The importance of a good image — or a strong series of images — cannot be underestimated in eCommerce. In online shopping, choice is informed by what customers see on the screen before them — and if it doesn’t look good the odds aren’t very good that a sale is going to be made.
And nowhere is this more true than in selling large, expensive goods, like furniture. So-called 3D product spins are the set standard, enabling potential buyers to see the item how they want it, customized and all, to get a keen visual handle on what they are actually buying to display in their living room.
But constructing and displaying those images is more of a challenge than most consumers might expect. Retailers and manufacturers with a broad product range — products with lots of options, combinations of furniture types, colors, sectional arrangements and materials leather or fabric — have for the most part been limited in the time-consuming and often expensive process of manually producing and rendering 3D spins one at a time.
Marxent, a 3D Cloud company, is moving in to resolve that problem with its 360 Product Spins service, designed to help furniture shoppers customize and visualize the exact product configuration they want to buy while on a product detail page.
“We’re excited about 360 Product Spins because they address a real pain point for retailers,” said Beck Besecker, CEO and co-founder of Marxent. “360 Product Spins have been desirable and effective at increasing sales for many years but difficult and expensive to implement comprehensively. We’ve made it accessible and easy for furniture retailers who depend on mass customization to visualize any option that a customer is inspired to explore.”
Besecker also noted that the service e eliminates the need for expensive and time-intensive product photography or computer-generated imagery.
It is a particularly strong fit for smaller furniture businesses that surely want the conversion advantage that 360 photo rendering offers, but don’t have the resources to make a large-scale investment. Marxent essentially moves that consideration off the table by offering its services for a flat fee that allows retailers to illustrate and reflect configuration choices that include every possible option and upgrade for customers browsing a digital inventory. That content, according to the firm, will export to all standard spin fill formats and is compatible with mobile and web browser-based shopping experiences.
Moreover, according to Besecker, the 3D Content Library created for Marxent 360 Product Spins is a starting point that can also be applied to powering Augmented Reality (AR) furniture apps and Virtual Reality (VR) experiences.
“Our goal was to provide the most personalized visualization experience available without restricting catalog size or flexibility, to introduce a new cost structure that reflects retailer desire to offer mass customization as well as for easy deployment,” Besecker said. ”Buying furniture is a very personal decision and customers want to and deserve to see exactly what they’re going to buy. Now they can.”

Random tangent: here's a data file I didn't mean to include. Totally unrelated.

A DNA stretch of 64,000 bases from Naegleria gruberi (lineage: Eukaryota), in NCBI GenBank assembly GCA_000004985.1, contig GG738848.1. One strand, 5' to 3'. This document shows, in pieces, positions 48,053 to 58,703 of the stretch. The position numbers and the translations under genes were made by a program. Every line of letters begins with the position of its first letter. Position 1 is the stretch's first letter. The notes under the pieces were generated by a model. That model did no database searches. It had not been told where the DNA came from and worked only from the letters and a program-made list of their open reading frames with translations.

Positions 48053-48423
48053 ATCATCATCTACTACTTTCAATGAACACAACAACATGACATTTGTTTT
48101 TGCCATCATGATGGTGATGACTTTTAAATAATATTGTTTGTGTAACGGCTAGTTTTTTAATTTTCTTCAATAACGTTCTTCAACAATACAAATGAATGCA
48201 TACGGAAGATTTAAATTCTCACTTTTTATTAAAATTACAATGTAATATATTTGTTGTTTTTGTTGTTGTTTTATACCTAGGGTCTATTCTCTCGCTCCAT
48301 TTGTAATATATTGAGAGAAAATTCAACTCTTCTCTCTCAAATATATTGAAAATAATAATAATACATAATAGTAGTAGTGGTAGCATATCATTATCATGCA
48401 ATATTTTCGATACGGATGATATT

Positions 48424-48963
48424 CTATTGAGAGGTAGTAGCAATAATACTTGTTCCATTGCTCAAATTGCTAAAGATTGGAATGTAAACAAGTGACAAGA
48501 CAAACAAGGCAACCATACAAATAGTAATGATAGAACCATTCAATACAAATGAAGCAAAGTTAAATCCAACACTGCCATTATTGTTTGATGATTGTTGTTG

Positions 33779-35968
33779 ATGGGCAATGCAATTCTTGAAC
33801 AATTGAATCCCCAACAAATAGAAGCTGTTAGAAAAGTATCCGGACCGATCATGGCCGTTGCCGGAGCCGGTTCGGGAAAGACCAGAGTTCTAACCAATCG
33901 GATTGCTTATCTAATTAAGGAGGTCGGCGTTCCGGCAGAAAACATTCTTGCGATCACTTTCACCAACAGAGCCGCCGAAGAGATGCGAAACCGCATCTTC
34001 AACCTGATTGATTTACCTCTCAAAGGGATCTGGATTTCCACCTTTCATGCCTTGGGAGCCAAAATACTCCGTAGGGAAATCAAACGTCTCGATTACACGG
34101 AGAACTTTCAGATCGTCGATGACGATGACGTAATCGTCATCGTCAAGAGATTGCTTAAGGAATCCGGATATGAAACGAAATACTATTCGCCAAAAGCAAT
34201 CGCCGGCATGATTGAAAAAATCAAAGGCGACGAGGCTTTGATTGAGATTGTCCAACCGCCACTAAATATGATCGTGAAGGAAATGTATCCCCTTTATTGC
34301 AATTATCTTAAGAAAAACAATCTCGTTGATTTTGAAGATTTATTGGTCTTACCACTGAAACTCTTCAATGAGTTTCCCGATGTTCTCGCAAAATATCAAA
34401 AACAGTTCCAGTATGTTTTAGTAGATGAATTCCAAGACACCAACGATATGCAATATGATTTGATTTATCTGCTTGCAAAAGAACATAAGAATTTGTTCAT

And in fact some independent retailers — Houston’s Gallery Furniture for example — are taking the Marxent offering and running with it into higher-tech applications.
“We wanted to give our customers a surprise this Christmas season,” said Jim McIngvale, Gallery’s founder, known as Mattress Mack. “When I saw Marxent VR setup, I knew our customers would love it. Marxent was able to get our system up and running in just two months.”
Gallery customers who experiment with the new offering get to — while wearing a specialized VR headset — create a digital replica of their home in the planner. Once that replica is made, the consumer can then use the program to start dragging and dropping pieces in to get a feel for the effect they will have within their real home. McIngvale says the VR system allows buyers to visually configure, price and quote projects all in one shot — even with many individualized customizations.
“We admire Gallery Furniture’s approach to business,” said Besecker. “Since it is a community-focused company, we knew it was important to get the new system up and running before the holidays.”
And while Marxent works with medium and smaller players, they also do some big business with big-name firms.
Earlier this year, Macy’s and Marxent announced a partnership that will enable the largest virtual reality rollout in retail history, with approximately 70 Macy’s VR installations in stores nationwide. It is expected that an additional 20 locations will be launched in January 2019.
“Macy’s is constantly looking for ways to bring excitement and fresh experiences to our customers. Through the Macy’s VR furniture experience, we are giving our customers a new way to visualize a large selection of furniture products,” Hal Lawton, president of Macy’s, said in a press release. “Customers design their living space and, using a VR headset, immerse themselves in the virtual rooms they create. VR is a practical application proven to drive sales, and a terrific example of combining technology and the human touch.”